However, Pertel said that conversions can usually be completed faster than new construction.

“We typically look to a conversion process of six to nine months for a dry warehouse,” he said. “If we’re building a new building, it could be anywhere from nine to 15 months, depending on the complexity of that build.”

An online course from the NAIOP Center for Education, “Understanding the Temperature-Controlled Environment,” notes that existing facilities can be expanded or retrofitted for about 40% of the cost of building a new facility.

Going Up

According to “Understanding the Temperature-Controlled Environment,” cubic feet can be a more important metric than square feet for many developers and operators of cold-storage facilities. That's why many of them are getting taller. While the average height for cold buildings ranges from about 36 to 40 feet, Pertel said he’s seen a few facilities with 140-foot clear heights. Automation and robotics play major roles in those warehouses, particularly automated storage and retrieval systems (AS/RS).

Fire can be a danger in refrigerated buildings. These facilities use a lot of polyurethane insulation, which can burn easily. They also rely on ammonia-based refrigeration equipment, and the chemical can accelerate combustion at concentrations between 15% and 28%, according to a 2019 article from the NFPA (National Fire Protection Association) Journal.

Lyle noted that when refrigerated buildings exceed 45 feet in height, they will start to require cutting-edge, specialized fire-suppression systems that will not freeze the water supply in the cold environment. These include Tyco’s Quell system, which uses a “surround and drown” method to encircle and douse the fire area with large volumes of water.

However, she said there are still some jurisdictions that have hesitations about Quell systems because the product hasn’t completed NFPA certification.

“We think it’s going to be another two years before we really start to see Quell be universally accepted once it gets through the NFPA process,” she said.

Despite that, Lyle said that taller warehouses can be more cost-effective to operate.

“What drives a lot of the desire for verticality is that you can bring down your refrigeration costs per pallet,” she said. “You can get more pallets stacked vertically rather than side to side.”

Having an early conversation with the design team and bringing in the right people to do due diligence can make the difference in a successful cold storage project, she said.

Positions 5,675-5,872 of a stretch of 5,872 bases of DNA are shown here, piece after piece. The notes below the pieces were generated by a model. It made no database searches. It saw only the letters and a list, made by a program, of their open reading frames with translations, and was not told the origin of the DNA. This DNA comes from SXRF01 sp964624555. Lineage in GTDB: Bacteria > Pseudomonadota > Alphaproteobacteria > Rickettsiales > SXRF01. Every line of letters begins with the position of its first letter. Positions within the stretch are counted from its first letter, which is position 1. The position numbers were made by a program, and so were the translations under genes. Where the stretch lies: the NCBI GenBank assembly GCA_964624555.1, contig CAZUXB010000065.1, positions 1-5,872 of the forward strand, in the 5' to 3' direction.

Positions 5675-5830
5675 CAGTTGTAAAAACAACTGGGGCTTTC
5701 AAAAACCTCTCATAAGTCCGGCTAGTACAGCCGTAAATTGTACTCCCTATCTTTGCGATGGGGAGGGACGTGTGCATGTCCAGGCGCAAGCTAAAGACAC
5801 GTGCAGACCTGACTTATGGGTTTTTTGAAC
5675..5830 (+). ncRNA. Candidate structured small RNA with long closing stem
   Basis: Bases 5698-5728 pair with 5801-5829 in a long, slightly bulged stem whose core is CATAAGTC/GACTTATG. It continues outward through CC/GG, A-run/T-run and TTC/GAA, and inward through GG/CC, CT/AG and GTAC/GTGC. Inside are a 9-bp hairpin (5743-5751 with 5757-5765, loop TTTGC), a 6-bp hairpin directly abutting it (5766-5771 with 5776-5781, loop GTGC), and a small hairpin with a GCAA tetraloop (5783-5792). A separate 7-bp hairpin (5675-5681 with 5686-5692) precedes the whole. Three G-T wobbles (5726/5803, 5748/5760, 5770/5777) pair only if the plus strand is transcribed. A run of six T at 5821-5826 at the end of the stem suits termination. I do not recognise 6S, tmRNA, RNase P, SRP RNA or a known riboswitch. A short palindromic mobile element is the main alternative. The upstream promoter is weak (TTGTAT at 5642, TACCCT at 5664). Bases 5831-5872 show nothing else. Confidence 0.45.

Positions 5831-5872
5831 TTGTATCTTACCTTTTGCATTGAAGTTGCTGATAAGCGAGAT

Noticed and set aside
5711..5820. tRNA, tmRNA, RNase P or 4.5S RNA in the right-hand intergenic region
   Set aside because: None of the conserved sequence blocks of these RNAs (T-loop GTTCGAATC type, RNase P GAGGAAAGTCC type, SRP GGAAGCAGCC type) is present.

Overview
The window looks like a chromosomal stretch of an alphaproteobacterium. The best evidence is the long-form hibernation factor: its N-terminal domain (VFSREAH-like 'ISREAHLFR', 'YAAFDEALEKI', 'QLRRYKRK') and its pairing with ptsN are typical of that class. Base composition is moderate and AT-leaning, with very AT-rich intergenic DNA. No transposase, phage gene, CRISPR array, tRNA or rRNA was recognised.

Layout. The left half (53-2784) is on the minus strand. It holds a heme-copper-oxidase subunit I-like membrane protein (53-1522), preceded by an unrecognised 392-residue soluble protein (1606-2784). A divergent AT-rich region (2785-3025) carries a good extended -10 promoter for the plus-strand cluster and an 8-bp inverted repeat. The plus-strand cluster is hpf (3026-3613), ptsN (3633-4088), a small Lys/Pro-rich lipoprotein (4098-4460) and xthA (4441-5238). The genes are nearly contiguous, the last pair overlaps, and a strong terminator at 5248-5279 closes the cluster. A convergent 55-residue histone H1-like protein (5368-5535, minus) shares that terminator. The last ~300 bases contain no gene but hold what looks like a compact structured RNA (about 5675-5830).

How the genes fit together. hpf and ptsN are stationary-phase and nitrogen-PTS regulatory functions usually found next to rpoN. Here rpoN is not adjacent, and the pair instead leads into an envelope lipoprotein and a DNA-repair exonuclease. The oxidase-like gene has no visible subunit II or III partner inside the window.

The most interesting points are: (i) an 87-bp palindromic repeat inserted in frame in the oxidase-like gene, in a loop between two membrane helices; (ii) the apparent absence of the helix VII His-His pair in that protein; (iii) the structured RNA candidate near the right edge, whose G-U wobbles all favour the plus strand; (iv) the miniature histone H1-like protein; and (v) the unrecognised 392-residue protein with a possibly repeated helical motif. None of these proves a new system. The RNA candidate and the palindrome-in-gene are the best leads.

“If I’m coming in late, there have already been some missed opportunities, and there will be some surprises with utilities and design changes,” Lyle said.

Getting it right takes research and study, Dodaro said.

“Speed to market is very important; however, refrigeration equipment is not an off-the-shelf product, and it can take six to 12 months to be delivered and installed,” he said.

He added that these facilities are often major power users and can require significant water treatment and sanitation capabilities. For example, Dodaro said cold facilities that process food can require 60,000 to 100,000 gallons of water a day.

As for power usage, an article in the Spring 2020 issue of Development magazine pointed out that refrigerated warehouses consume an average of 24.9 kilowatt-hours (kWh) of electricity per square foot each year. By comparison, dry warehouses use an average of 6.1 kWh of electricity per square foot each year.

But these buildings can last. Dodaro has seen facilities that are 40 to 50 years old with upgraded systems.

“I think you’ll see an increase in value for second-generation cold space,” said Sours.

Finally, Lyle said the technology in these buildings will keep on evolving.

“If you think about a refrigerator in your house that was built in the 1980s vs. a refrigerator you get now, it’s significantly more energy efficient,” she said. “It’s the same in cold storage.”


Learn More About Cold Storage

The NAIOP Center for Education is currently offering an online course, “Understanding the Temperature-Controlled Environment.” It examines trends and the current market landscape for cold storage facilities. It also details how these environments differ from traditional industrial projects, the specialized building features required and the challenges associated with these facilities.

To sign up for the course or to learn more, visit: learn.naiop.org/products

 

Managing Editor Trey Barrineau contributed to this report.